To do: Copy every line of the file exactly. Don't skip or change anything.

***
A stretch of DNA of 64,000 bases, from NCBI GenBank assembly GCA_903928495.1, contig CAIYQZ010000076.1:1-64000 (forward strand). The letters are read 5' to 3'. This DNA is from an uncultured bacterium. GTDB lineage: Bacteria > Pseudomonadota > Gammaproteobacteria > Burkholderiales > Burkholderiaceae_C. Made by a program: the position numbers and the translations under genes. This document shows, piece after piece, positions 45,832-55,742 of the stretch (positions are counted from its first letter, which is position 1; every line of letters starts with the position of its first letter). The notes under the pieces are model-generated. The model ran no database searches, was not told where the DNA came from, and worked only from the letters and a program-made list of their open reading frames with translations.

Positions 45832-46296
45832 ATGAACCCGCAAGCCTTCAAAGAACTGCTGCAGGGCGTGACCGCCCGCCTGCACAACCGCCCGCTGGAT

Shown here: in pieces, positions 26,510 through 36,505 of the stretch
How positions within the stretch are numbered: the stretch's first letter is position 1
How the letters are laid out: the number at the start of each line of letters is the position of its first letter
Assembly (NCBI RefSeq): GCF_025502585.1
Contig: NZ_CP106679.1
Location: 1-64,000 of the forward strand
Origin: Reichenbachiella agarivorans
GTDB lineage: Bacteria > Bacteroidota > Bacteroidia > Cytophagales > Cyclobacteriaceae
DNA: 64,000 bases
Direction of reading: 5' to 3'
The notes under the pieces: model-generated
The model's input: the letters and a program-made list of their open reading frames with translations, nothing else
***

A stretch of DNA of 64,000 bases, from NCBI GenBank assembly GCA_903928495.1, contig CAIYQZ010000076.1:1-64000 (forward strand). The letters are read 5' to 3'. This DNA is from an uncultured bacterium. GTDB lineage: Bacteria > Pseudomonadota > Gammaproteobacteria > Burkholderiales > Burkholderiaceae_C. Made by a program: the position numbers and the translations under genes. This document shows, piece after piece, positions 45,832-55,742 of the stretch (positions are counted from its first letter, which is position 1; every line of letters starts with the position of its first letter). The notes under the pieces are model-generated. The model ran no database searches, was not told where the DNA came from, and worked only from the letters and a program-made list of their open reading frames with translations.

Positions 45832-46296
45832 ATGAACCCGCAAGCCTTCAAAGAACTGCTGCAGGGCGTGACCGCCCGCCTGCACAACCGCCCGCTGGAT

Shown here: in pieces, positions 26,510 through 36,505 of the stretch
How positions within the stretch are numbered: the stretch's first letter is position 1
How the letters are laid out: the number at the start of each line of letters is the position of its first letter
Assembly (NCBI RefSeq): GCF_025502585.1
Contig: NZ_CP106679.1
Location: 1-64,000 of the forward strand
Origin: Reichenbachiella agarivorans
GTDB lineage: Bacteria > Bacteroidota > Bacteroidia > Cytophagales > Cyclobacteriaceae
DNA: 64,000 bases
Direction of reading: 5' to 3'
The notes under the pieces: model-generated
The model's input: the letters and a program-made list of their open reading frames with translations, nothing else